Aisha Kaahwa, a primary seven pupils of Buliisa Primary school in Buliisa district is the chairperson of the Sustainability Club at the school. Being in an area that is prone to strong winds and hailstorms, Aisha wants her club to massively plant trees around her school. She also urges her colleagues to plant trees around their homes since the winds are a menace there too.
“We have been taught at school that having many trees and forests is very good for our environment and that trees act as wind breakers too. In this Sustainability Club we have been sensitized that we need not to know that trees are good for the environment only but that we need to plant the trees,” Kaahwa said recently while interacting with NAPE staff and journalists at her school.
Allan Kalangi, the Manager of NAPE’s Sustainability School Program believes that working with young people like Aisha is one way of mentoring them to grow up loving the environment and towards living is a sustainable economically sustainable world.
“There are many initiatives targeting youth development. Most of these initiatives however, target youth who have already completed school. We initiated these sustainability clubs to target children in school so that they can start debating on Sustainable development issues at a very tender age,” he said.
NAPE is partnership with Kakindo Orphans Care (KOC) have so far established three Sustainability Clubs in School in Buliisa District. These are Kasansya East Primary School, Buliisa Primary School and Nyamukuta Primary School in Bulisa District. Elsewhere, Sustainability Clubs have been established at St. Andrea Kaahwa and Duhaga secondary schools in Hoima and Katojo Vocational Secondary School in Mbarara District.
While visiting the clubs in the Kisansya East and Buliisa primary schools on 27th March 2017, Mr. Kalangi expressed concern that Uganda has experienced many problems such as abuse of natural resources, environmental degradation, corruption and mismanagement of public resources. He said that children have not been groomed to shun those bad practices at a very tender age and when eventually they find themselves the office bearers they carry just like their predecessors.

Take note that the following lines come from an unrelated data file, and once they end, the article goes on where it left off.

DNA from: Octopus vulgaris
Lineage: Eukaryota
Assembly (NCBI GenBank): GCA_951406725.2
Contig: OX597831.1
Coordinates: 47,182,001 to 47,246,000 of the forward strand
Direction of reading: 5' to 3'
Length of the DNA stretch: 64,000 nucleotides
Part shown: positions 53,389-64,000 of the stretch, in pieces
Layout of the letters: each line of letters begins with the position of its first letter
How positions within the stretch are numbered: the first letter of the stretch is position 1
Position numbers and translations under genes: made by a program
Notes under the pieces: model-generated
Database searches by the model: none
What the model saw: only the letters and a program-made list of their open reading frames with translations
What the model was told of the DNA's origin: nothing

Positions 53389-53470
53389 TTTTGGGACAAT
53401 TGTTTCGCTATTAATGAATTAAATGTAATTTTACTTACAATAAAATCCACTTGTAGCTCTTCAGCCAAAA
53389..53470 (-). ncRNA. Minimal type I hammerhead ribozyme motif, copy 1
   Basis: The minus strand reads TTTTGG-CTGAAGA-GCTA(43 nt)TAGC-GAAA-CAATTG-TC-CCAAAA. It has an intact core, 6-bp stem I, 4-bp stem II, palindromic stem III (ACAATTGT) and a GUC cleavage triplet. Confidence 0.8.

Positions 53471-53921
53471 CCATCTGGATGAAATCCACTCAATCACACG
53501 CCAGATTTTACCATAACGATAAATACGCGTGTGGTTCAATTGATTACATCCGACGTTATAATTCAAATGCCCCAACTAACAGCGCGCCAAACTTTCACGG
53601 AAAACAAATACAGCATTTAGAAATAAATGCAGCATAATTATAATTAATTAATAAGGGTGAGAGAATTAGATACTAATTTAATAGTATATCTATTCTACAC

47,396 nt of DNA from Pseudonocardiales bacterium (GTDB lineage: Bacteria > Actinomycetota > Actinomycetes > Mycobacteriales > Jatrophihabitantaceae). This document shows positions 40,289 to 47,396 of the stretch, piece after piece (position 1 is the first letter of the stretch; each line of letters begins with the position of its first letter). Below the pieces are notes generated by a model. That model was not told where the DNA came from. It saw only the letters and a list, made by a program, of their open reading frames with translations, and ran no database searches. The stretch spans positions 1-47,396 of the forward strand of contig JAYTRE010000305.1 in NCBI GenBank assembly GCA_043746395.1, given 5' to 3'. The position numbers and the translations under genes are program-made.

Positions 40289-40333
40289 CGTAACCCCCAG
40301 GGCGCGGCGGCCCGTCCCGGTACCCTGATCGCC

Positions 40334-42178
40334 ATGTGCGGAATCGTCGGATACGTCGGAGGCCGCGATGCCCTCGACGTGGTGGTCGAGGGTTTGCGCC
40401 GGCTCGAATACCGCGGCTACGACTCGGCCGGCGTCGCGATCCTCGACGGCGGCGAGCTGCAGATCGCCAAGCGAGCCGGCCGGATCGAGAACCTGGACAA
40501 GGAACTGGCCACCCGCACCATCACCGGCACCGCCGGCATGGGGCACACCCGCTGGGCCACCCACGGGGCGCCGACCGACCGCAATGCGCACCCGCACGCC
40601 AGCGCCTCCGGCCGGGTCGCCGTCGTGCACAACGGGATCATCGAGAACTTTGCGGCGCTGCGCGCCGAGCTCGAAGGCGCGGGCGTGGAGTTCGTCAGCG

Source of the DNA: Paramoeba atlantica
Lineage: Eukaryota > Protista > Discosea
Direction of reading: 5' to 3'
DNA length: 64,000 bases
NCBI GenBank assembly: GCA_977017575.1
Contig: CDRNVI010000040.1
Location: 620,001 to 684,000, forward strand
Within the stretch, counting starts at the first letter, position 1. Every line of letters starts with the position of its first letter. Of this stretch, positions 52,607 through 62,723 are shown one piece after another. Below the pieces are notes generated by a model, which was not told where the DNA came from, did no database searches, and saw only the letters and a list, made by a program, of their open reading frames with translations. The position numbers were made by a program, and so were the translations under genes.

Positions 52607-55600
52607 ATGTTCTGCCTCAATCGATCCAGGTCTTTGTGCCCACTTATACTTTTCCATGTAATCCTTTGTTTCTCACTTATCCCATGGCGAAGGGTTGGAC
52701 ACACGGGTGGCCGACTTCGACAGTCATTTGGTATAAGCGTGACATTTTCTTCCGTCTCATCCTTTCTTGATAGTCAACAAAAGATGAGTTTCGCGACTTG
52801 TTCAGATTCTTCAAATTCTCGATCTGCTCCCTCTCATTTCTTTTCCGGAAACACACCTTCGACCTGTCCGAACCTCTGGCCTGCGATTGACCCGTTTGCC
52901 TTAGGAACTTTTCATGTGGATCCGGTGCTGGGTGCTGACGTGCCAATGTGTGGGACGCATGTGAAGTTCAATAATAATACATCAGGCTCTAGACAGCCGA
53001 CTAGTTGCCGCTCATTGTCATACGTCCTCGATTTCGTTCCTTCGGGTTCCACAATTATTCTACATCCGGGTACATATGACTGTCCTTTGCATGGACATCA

Kalangi said that the clubs will help the children appreciate that it’s their responsibility to find innovative ways of conserving the environment and appealed to their teachers to always engage them in sustainable development debates.
“We want children to start at an early age to use the environment sustainably and participate in discussing and finding solutions to issues that affect their society. This makes them appreciate their responsibility and roles in the sustainable development processes. We also need to train them to be innovative so that they can break the habit of depending on hand out,” Kalangi added.
Samuel Asiimwe, the Patron for Kisansya East Sustainability Club said that through the clubs, the children have expressed zeal for conservation of nature.
“We now have a woodlot for school in addition to the fruit trees that have been planted in the school compound. All these are efforts of children in the sustainability club.”
In 2016, a three-classroom block, estimated to have cost 120 million shillings, and a resource centre at the school were blown of off by wind due to very few trees that can act as wind breakers.
The school head teacher, Ronald Kyamanywa, said the initiative will help in having more trees at the school to act as wind breakers and also the fruit trees will help partly in solving the lunch problem.
Story compiled by Vincent Nyegenya